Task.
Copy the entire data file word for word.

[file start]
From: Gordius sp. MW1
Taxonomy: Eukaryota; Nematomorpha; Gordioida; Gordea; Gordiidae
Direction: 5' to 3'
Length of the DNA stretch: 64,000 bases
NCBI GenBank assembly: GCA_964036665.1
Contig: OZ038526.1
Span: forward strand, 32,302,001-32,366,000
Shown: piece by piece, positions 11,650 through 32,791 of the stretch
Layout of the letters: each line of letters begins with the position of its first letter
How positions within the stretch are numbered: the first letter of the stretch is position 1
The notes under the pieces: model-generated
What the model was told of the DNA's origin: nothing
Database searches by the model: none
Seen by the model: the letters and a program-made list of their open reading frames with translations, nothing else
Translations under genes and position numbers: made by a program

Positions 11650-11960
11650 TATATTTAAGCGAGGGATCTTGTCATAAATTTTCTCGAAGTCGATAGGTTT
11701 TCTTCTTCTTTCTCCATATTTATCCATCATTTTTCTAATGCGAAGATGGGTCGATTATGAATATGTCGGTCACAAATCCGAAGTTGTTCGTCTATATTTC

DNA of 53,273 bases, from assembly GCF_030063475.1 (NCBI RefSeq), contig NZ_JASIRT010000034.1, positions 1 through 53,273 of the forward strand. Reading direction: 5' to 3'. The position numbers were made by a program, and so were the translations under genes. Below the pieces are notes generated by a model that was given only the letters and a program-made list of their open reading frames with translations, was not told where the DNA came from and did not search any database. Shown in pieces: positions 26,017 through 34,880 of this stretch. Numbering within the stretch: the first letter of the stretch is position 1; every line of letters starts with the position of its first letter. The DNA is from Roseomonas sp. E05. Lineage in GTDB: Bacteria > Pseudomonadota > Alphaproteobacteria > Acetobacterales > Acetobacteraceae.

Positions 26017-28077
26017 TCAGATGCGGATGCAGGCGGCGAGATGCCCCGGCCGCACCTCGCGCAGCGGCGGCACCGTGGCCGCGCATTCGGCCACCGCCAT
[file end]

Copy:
From: Gordius sp. MW1
Taxonomy: Eukaryota; Nematomorpha; Gordioida; Gordea; Gordiidae
Direction: 5' to 3'
Length of the DNA stretch: 64,000 bases
NCBI GenBank assembly: GCA_964036665.1
Contig: OZ038526.1
Span: forward strand, 32,302,001-32,366,000
Shown: piece by piece, positions 11,650 through 32,791 of the stretch
Layout of the letters: each line of letters begins with the position of its first letter
How positions within the stretch are numbered: the first letter of the stretch is position 1
The notes under the pieces: model-generated
What the model was told of the DNA's origin: nothing
Database searches by the model: none
Seen by the model: the letters and a program-made list of their open reading frames with translations, nothing else
Translations under genes and position numbers: made by a program

Positions 11650-11960
11650 TATATTTAAGCGAGGGATCTTGTCATAAATTTTCTCGAAGTCGATAGGTTT
11701 TCTTCTTCTTTCTCCATATTTATCCATCATTTTTCTAATGCGAAGATGGGTCGATTATGAATATGTCGGTCACAAATCCGAAGTTGTTCGTCTATATTTC

DNA of 53,273 bases, from assembly GCF_030063475.1 (NCBI RefSeq), contig NZ_JASIRT010000034.1, positions 1 through 53,273 of the forward strand. Reading direction: 5' to 3'. The position numbers were made by a program, and so were the translations under genes. Below the pieces are notes generated by a model that was given only the letters and a program-made list of their open reading frames with translations, was not told where the DNA came from and did not search any database. Shown in pieces: positions 26,017 through 34,880 of this stretch. Numbering within the stretch: the first letter of the stretch is position 1; every line of letters starts with the position of its first letter. The DNA is from Roseomonas sp. E05. Lineage in GTDB: Bacteria > Pseudomonadota > Alphaproteobacteria > Acetobacterales > Acetobacteraceae.

Positions 26017-28077
26017 TCAGATGCGGATGCAGGCGGCGAGATGCCCCGGCCGCACCTCGCGCAGCGGCGGCACCGTGGCCGCGCATTCGGCCACCGCCAT